Female juvenile delinquents

The PACE study showed that 584 girls or 61. 3 percent of their total cases of girls had been expelled or suspended. 539 of the same group of girls or 56. 6 percent were 2-8 years behind in reading comprehension skills, 583 or 61. 2 percent were unable to compete at grade level vocabulary and lastly, 663 of the girls or 69. 4 percent of all the cases were 2-8 years behind in their Math comprehension. 196 of the girls or 20. 6 percent of the girls had learning disabilities. 1. Pregnancy: Female juvenile delinquents are more likely to have had earlier sexual encounters than non-offenders.

Teenage pregnancy is also a commonality with female juvenile delinquents and would be mostly considered as a determinant factor in future circumstances of poverty and low income and employment opportunities for girls. Numerous cases of teen mothers have reported their subjects to have undergone sexual abuse and rape which may have been the cause of the pregnancy. 576 of the girls in the PACE study or 60. 5 percent of all their cases have had early initiation of sexual activity while 95 of 10 percent of the girls have had a history of pregnancy.

2. Family Instability and Conflict: Girls coming from families that experience chaos at the minimum level and violence and abuse in the maximum are at high risk for becoming offenders. This factor is also connected to poor academic performance, substance abuse and early sexual activity. In Florida, 53 percent of the girls in the juvenile justice system reported that their parents had previously shown them to have drinking and substance problems. 37 percent of the same girls had been abused by a parent.

61 percent of the girls had also perpetrated a crime that was against a family member. The stability of the home is also a consideration in this risk factor. Frequent transfer of home has been seen to have an adverse effect on young girls. 343 of the girls in the PACE study or 36 percent of all the cases handled by the agency showed that there was a transfer of home 3 or more times in the last 5 years. Parents who had histories of substance abuse were also reported in 334 cases or a total of 35.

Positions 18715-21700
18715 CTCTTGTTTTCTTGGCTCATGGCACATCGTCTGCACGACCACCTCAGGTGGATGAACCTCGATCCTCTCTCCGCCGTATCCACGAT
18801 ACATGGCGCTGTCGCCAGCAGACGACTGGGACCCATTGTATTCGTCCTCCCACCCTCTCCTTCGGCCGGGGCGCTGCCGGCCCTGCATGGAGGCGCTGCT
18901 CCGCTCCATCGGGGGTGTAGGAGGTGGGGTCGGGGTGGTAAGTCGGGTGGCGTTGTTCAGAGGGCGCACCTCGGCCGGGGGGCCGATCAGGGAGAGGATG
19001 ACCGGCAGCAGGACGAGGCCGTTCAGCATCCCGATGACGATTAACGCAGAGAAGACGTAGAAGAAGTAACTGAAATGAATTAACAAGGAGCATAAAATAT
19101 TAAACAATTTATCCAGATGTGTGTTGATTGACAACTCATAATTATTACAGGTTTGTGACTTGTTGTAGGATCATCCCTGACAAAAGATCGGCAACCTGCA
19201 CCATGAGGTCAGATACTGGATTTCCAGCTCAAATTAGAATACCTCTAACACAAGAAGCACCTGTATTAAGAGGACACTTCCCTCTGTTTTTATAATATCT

1 percent of all PACE cases. 22 percent of the girls reported to have been the victim or witnessed domestic violence in the home. Girls who came from families with members who have been incarcerated or detained in correctional facilities also have a higher risk factor for being detained and rehabilitated at an early age themselves (Patino, 2006). Also known as intergenerational incarceration or criminogenic families, this risk factor has been identified to be connected to poor academic performance and other special needs.

(Patino, 2006) This special factor affects both boys and girls and previous studies have shown that youth who witness crime committed in the domestic setting had more psychological problems Coping and responses of girls and boys to strenuous life events and the risk factors presented above in the early years differ greatly and provide basis for stating that a different set of responses are more viable and better suited for girls.

In the face of abuse and various difficult situations, boys have the tendency to express their pain outwardly through similar violent acts and displays of aggression. These displays of aggression and violence often translate into crimes against the family, community and other people. Girls, on the other hand, express their pain inwardly, often resorting to self-blame, self mutilation, eating disorders and substance abuse (Sharp, 2004). These are not as alarming as boys’ rage and violence and are even less apparent, so programs for rehabilitation are wont to overlook them.